The Steelers went from their worst decade to their most successful decade. The Steelers were great in every phase of the game, but like any great run you always have to have a little good fortune on your side. All that good fortune disappeared as they headed into the 80’s.

Sports: The Steelers Through The Decades, The 60’s

The Steelers are having a rough season that could best be called mediocre. Listening to personalities on the radio, many are calling them one of the worst Steeler teams of all time. It’s time to look at some Steeler history beginning in the 60’s when pro football started to make its climb to being the most popular sport in America. This is not going to be in depth look at each decade of Steeler history but more like the Morning Report of the Pirates. A look at what they did, why they did it, what were the most significant happenings on and off the field in each decade. We begin with the 60’s that did indeed have some of the worst teams in Steeler history.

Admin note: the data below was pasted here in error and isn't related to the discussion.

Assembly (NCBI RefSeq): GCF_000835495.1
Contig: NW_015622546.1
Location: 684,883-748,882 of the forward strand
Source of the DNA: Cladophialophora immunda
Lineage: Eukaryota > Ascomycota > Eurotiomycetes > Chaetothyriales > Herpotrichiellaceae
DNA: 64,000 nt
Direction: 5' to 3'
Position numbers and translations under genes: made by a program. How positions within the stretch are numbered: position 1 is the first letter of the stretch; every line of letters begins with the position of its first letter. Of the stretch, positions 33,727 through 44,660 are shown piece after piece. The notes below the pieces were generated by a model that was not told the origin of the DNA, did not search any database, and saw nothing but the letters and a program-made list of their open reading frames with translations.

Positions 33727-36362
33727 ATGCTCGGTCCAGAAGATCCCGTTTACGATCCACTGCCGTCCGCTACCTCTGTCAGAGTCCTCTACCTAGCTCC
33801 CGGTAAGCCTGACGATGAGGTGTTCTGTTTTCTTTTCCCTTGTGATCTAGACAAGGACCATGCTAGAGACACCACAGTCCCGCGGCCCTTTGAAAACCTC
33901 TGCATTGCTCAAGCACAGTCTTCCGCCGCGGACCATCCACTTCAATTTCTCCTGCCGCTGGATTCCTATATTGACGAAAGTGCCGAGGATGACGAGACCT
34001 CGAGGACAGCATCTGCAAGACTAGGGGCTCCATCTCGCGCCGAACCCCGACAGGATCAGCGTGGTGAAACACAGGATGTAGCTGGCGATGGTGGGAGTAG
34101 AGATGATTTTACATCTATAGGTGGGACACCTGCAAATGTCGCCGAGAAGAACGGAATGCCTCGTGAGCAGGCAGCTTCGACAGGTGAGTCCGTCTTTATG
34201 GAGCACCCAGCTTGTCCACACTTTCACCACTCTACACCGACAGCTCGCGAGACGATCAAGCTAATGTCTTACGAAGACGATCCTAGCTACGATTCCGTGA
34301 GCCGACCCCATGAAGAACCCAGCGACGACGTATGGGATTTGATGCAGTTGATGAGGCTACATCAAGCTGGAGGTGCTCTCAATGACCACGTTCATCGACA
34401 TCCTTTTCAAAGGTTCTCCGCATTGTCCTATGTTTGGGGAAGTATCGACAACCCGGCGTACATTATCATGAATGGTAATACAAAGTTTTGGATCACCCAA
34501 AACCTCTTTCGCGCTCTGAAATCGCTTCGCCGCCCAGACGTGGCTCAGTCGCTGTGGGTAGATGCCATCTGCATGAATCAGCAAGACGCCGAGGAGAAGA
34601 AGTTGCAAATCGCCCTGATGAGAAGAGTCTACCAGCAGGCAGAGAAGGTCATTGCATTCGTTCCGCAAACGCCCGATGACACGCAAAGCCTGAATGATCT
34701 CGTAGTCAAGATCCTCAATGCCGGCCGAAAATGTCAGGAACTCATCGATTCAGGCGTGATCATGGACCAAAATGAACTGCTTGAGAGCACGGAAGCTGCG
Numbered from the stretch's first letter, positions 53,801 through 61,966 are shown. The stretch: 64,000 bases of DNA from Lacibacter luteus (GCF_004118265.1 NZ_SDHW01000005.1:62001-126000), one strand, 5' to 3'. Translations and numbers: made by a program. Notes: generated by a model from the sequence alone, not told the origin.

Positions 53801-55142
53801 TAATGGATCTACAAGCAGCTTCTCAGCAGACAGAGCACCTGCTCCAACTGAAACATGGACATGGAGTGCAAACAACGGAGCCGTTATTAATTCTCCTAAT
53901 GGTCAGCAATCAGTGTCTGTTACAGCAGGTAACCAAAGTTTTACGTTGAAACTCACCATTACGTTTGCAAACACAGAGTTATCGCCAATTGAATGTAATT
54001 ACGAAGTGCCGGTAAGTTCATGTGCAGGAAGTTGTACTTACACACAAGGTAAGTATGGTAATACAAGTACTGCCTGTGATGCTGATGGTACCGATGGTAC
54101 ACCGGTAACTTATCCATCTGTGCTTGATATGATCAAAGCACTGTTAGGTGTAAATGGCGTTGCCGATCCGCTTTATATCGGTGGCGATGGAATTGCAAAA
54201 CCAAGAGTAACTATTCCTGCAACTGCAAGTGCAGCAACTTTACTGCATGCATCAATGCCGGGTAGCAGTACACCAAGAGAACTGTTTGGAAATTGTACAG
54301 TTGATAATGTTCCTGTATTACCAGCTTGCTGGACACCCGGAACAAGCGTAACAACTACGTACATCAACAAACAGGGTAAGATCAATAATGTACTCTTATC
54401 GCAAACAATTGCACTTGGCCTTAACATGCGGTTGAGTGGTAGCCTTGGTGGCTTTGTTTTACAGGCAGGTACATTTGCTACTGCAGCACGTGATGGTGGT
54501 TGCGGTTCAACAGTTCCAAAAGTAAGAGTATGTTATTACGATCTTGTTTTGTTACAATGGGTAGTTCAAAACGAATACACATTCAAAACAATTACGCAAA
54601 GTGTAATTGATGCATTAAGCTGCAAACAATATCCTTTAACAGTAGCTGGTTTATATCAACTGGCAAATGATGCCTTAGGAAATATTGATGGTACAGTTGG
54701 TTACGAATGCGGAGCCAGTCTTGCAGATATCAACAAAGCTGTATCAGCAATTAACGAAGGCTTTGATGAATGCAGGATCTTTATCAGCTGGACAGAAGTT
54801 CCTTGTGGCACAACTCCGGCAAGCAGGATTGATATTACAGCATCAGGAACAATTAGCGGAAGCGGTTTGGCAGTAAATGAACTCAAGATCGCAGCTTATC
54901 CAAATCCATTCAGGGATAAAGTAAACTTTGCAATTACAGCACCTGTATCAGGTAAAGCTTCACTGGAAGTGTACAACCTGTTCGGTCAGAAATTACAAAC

Record For The Decade: 46 Wins 85 Losses 7 ties

Best Year: Their best year record wise was 1962, when they went 9-5, but the closest they came to the NFL Championship Game was 63 when their record was 7-4-3. If they had beaten the New York Giants in the last game of the season they would have won the division.

Worst Year: The worst year was 69 when they went 1-13, which was Chuck Noll’s first year of being the head coach. They won their season opener, thanks to a lucky deflected pass in the waning moments of the game for a winning touchdown, or they could have gone 0-14. “““““““`